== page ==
Abstract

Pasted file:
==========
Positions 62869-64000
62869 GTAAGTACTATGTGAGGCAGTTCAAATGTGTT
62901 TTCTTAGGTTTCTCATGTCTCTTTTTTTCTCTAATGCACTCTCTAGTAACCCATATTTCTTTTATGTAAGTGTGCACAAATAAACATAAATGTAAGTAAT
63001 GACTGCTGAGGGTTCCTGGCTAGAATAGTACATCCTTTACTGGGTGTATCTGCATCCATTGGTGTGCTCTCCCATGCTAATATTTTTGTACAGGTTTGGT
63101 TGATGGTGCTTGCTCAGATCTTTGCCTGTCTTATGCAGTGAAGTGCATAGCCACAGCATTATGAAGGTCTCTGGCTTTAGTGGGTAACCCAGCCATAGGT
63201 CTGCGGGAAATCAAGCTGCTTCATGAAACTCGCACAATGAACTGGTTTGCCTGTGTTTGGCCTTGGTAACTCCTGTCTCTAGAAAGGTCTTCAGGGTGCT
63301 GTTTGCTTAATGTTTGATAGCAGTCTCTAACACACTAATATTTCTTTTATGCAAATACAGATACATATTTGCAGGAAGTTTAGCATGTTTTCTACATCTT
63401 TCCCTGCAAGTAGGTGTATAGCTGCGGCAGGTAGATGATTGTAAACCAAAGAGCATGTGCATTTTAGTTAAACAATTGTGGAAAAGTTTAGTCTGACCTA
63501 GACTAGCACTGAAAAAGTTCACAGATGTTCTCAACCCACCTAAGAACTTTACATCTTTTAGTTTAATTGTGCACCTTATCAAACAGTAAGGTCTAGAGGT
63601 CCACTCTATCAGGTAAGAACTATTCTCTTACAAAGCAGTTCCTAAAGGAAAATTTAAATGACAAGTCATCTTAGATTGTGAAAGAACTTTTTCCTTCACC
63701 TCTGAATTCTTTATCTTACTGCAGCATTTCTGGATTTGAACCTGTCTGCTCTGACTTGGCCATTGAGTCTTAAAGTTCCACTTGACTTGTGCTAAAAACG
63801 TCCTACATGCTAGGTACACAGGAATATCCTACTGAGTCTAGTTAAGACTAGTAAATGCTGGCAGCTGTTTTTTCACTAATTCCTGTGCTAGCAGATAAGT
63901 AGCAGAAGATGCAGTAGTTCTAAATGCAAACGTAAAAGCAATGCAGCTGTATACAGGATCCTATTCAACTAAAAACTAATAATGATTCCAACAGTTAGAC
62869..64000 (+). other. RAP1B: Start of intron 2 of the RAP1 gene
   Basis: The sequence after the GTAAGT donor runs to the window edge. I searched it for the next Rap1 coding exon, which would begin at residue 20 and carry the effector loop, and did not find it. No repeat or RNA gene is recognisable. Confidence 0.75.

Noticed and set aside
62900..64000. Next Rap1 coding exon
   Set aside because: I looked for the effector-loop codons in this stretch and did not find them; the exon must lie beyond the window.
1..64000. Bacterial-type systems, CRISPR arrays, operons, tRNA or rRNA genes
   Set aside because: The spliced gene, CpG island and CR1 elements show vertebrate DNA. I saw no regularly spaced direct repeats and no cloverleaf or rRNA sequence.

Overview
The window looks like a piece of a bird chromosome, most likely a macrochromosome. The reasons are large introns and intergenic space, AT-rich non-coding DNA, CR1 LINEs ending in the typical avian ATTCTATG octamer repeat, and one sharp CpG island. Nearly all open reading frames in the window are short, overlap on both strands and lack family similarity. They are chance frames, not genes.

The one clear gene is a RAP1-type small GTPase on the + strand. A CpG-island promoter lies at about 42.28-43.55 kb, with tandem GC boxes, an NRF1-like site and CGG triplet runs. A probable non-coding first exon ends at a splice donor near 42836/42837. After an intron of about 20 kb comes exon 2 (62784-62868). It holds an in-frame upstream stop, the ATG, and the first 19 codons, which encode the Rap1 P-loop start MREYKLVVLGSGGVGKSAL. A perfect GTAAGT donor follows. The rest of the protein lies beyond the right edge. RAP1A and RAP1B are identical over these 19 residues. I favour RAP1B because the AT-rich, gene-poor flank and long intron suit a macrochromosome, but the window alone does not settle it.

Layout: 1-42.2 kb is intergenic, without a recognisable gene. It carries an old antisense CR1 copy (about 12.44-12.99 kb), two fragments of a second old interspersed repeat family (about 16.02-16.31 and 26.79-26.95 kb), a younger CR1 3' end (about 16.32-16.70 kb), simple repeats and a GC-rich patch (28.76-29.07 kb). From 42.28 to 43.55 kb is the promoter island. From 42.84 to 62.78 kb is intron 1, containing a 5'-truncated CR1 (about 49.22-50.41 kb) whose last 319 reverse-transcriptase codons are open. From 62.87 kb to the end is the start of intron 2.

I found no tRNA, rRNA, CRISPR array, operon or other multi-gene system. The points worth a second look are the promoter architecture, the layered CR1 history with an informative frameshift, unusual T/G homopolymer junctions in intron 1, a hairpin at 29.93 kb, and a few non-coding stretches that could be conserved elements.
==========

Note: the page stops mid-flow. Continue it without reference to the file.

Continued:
A review of geologic literature shows many important relationships between ore deposits and associated dikes and sills. Most significant are the structural controls by pre-ore dikes on ore localization. Dikes and sills commonly are competent, brecciated bodies that act as host rocks or as channelways for ore solutions. Incompetent dikes and sills serve as dams, ponding ore solutions at their contacts. Fracturing at dike contacts also creates channelways and loci for deposition; the nature of this fracturing is variable, and depends on relative competency and on the nature and direction of differential stress at the contact. Intersections of dikes and sills with fault zones, formation contacts, and other planar structures provide excellent sites for ore deposition. Primary features of dikes and sills, such as permeability, width, and configuration are sometimes important in localizing ore.Contemporaneous and post-ore dikes and sills in a few cases are important as indicators of the factors controlling movements of ore solutions. Post-ore injections may seriously dilute ore deposits, or may by heat action effect changes in mineral composition and distribution.Genetic relationships between dikes, sills, and ore are not well understood. Magmatic segregations commonly take the form of dikes and sills, and other gradational relationships between ore and igneous rock are occasionally noted. Dike injection is predominantly pre-ore, with lamprophyres and diabase apparently closely related in time to mineralization. Most dikes and sills associated with ore are of intermediate composition.

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